Siblings: Grace M. Kennedy, John W. Kennedy, and Beverly S. Kennedy

Enlisted on November 23, 1940, in Fort Oglethorpe, GA in the Army Air Corps

William Alexander “Bill” Jr., was the son of William Alexander “Bill” Sr., and Grace Ailene Roberts. Bill Jr was born on his mother’s birthday and on Mother’s Day 12 May 1918.

Bill Jr. attended Knoxville High School, and he graduated from Columbia Military Academy where he played football, and later he attended Milligan College for two years where he also played football. He registered for the draft on 16 Oct 1940. His place of birth was Knoxville, TN and his NOK was his mother, Grace Aileen Kennedy. The following month, 23 Nov 1940, Bill enlisted as an aviation cadet (ASN: 140-340-78) in the US Army Air Corps Reserve at Fort Oglethorpe, GA, a distance of 112 miles miles from Knoxville. Kennedy was assigned to 10-weeks of primary flight training (60 hours) at Hicks Field, Saginaw, Tarrant, Texas located several miles northwest of Ft. Worth.

Kennedy wrote home on a postcard in early Feb 1941 saying, “Our class left Hicks Field last Saturday (07 Feb 1941) and went to Randolph Field. Our class has the best record of any class to leave Hicks Field. Only 25 per cent of the boys washed out and our ground school average was 83 per cent. We have had two or three crack-ups but no one has gotten that first scratch as yet. With our 60 hours of primary flying behind us, we are all looking forward to advanced training at Randolph Field.”

After graduation from primary training on 08 Feb 1941, Kennedy transferred to Randolph Field, near San Antonio, Bexar, Texas for advanced training in class 41-F. Kennedy completed the 30-week pilot training course, and he accepted both his commission as a Second Lieutenant, US Army Air Corps Reserve (0-424972) and his silver army pilots wings at a ceremony at Kelly Field, Texas on 15 Aug 1941. After a short furlough home with his family, Lt Kennedy proceeded to Mitchel Field, Long Island, NY for duty as a flying instructor. Not long after arriving, Lt Kennedy married Miss Reba Morton of Knoxville, TN in a ceremony at the Little Church Around the Corner in New York City on 17 Sep 1941. The officiant was the mayor of Long Beach, NY. Reba held many Southern and National Amateur Athletic Union (AAU) swimming titles. Bill was an excellent swimmer himself. He was a life guard at a pool in Knoxville, and it was there that he met Reba and their courtship began.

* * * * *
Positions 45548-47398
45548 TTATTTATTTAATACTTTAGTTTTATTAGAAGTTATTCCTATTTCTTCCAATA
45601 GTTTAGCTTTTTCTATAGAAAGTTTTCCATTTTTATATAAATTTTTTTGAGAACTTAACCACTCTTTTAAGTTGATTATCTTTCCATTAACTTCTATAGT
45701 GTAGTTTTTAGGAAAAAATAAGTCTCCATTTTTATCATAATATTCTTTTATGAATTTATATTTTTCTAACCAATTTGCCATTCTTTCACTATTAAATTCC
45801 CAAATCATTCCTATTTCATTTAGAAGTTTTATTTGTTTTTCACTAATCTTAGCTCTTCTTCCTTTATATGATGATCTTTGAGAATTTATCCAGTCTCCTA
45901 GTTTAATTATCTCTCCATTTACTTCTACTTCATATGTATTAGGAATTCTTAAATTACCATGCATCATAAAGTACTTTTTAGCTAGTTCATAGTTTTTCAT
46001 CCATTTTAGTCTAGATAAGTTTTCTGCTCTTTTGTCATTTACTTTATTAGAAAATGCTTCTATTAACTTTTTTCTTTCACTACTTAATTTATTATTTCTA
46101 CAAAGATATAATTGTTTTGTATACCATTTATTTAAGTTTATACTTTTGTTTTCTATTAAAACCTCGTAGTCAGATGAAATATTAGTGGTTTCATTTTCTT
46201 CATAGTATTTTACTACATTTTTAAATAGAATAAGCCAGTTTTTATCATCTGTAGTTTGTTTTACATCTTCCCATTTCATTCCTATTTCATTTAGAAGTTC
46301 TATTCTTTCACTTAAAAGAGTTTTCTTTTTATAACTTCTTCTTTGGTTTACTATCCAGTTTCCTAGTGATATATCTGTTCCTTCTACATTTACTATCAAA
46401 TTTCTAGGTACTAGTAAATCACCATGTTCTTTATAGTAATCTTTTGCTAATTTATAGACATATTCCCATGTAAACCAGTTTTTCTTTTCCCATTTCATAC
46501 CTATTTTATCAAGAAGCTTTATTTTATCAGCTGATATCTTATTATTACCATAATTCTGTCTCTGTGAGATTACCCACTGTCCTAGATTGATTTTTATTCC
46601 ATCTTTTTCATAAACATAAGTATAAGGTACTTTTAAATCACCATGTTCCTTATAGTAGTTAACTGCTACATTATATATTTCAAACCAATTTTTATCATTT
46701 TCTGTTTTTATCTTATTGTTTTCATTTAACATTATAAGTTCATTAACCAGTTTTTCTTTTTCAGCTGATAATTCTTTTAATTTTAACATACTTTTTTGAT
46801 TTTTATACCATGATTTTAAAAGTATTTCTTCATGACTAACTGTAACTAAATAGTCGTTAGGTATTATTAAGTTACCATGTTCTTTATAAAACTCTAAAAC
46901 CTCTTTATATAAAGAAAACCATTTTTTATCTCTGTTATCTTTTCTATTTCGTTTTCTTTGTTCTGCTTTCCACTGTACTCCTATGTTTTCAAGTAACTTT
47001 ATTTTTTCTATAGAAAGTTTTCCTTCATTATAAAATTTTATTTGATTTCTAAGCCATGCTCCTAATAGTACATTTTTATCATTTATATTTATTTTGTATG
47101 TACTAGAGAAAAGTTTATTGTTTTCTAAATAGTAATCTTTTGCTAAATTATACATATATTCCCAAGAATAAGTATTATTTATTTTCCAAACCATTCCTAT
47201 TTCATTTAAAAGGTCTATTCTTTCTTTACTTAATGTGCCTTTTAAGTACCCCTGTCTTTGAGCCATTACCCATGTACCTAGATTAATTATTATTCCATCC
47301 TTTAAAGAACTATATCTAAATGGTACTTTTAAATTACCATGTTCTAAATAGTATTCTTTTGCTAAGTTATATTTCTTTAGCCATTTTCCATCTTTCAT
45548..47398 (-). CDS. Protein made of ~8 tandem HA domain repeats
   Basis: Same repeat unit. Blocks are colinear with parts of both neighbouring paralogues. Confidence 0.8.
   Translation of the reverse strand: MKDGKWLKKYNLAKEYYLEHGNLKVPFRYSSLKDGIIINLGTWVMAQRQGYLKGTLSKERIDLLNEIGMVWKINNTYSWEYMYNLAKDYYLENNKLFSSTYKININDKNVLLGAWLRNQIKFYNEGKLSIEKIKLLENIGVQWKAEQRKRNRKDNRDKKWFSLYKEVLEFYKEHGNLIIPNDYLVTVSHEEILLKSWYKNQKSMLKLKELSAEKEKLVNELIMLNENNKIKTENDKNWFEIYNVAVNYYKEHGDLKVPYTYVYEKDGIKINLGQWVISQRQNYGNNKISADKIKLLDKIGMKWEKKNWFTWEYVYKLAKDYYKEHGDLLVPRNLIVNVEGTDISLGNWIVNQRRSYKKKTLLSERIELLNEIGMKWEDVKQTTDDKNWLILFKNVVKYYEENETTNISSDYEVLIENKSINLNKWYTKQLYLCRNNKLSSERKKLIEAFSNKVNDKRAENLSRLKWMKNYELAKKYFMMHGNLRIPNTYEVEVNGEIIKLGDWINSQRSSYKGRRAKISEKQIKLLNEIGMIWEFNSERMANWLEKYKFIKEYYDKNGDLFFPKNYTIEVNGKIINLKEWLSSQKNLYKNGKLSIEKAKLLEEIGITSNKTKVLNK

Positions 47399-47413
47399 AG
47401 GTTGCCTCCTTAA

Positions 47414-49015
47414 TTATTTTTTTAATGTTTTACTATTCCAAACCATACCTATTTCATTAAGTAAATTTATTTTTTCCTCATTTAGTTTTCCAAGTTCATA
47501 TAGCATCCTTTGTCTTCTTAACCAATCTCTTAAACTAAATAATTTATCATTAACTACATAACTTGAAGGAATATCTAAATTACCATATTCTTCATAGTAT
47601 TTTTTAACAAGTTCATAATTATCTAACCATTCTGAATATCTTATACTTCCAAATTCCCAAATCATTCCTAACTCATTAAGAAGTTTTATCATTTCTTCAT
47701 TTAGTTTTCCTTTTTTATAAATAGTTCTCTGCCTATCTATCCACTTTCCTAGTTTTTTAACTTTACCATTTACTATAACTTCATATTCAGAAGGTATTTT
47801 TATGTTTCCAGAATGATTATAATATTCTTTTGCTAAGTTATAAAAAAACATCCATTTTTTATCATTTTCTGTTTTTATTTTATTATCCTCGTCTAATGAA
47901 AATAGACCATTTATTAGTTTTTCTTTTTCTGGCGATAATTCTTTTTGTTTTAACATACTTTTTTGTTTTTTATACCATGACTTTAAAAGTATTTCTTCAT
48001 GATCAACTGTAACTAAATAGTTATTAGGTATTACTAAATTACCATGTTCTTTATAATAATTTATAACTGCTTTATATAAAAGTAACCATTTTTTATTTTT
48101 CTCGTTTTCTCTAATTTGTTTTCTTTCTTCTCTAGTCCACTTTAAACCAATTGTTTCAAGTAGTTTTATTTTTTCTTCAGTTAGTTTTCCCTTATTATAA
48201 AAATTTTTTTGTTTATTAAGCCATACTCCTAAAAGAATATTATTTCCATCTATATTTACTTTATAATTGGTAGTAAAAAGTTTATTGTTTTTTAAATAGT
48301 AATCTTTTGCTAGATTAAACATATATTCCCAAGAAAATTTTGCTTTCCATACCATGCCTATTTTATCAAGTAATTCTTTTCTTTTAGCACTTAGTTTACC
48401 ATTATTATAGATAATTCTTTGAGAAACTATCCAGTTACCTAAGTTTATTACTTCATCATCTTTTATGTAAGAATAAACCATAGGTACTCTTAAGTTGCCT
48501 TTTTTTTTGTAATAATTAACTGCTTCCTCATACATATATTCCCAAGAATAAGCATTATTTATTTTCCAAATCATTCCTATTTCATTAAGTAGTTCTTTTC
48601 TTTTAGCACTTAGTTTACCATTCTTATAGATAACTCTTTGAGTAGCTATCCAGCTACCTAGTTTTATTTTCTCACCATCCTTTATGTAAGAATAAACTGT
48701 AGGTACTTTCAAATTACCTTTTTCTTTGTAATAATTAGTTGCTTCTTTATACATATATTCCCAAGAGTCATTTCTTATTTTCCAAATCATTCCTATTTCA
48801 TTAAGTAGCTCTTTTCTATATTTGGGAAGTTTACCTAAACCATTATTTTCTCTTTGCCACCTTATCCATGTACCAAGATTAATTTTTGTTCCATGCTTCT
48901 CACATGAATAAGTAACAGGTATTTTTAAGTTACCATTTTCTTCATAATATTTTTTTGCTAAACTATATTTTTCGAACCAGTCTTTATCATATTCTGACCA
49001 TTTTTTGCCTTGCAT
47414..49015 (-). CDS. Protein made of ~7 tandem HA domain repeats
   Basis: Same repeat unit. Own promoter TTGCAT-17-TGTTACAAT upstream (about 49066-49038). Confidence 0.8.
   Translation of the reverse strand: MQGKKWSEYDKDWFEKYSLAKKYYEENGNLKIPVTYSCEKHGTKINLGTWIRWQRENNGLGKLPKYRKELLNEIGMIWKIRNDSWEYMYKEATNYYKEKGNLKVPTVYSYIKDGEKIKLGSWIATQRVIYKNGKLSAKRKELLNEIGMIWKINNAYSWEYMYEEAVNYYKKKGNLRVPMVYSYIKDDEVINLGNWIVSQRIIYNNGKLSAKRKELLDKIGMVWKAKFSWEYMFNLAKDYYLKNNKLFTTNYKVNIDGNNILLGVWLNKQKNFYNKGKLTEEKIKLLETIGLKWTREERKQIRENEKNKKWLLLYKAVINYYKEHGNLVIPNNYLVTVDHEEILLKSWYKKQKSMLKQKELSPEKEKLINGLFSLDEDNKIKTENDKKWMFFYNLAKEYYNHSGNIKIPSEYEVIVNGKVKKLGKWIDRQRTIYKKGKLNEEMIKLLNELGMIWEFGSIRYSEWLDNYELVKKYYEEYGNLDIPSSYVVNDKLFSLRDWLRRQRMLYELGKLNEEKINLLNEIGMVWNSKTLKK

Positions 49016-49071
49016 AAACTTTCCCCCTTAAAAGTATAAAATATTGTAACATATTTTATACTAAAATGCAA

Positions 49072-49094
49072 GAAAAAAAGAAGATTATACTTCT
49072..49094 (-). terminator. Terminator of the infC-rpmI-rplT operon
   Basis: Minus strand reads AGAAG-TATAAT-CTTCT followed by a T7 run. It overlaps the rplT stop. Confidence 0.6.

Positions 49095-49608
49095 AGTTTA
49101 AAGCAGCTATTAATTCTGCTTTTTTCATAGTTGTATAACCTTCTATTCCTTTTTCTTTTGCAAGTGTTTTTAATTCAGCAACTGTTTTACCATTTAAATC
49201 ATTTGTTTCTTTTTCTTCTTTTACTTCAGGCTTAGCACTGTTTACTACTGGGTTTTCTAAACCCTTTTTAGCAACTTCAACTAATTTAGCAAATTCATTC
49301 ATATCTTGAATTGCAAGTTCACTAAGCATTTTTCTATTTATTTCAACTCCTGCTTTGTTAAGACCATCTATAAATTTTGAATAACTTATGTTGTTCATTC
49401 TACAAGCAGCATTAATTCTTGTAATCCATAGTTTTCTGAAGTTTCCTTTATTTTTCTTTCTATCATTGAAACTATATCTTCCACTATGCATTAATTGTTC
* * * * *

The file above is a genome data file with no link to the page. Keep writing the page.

In late Dec 1941, Kennedy detached from his duties at Mitchel Field with orders to duty with the 35th Pursuit Group in the South Pacific area. On the night before he sailed he spoke at length with his mother by telephone at a cost of $65 dollars. She wished it had been hours longer. Kennedy sailed from San Francisco on 12 Jan 1942 in the first large convoy destined for Australia in World War II. It is believed that he was on board the troopship S.S. Mariposa that arrived in Melbourne on 01 Feb 1942. He sent his mother a cablegram announcing his safe arrival after a “marvelous trip.” Also on board Mariposa was the new 35th Group Commander, Major Clinton D. Vincent. The Australia-Suva convoy, as it was known, also included the troopships SS President Coolidge and the SS President Monroe (destined for Suva). The convoy was escorted by two destroyers and the light cruiser USS Phoenix (CL-46).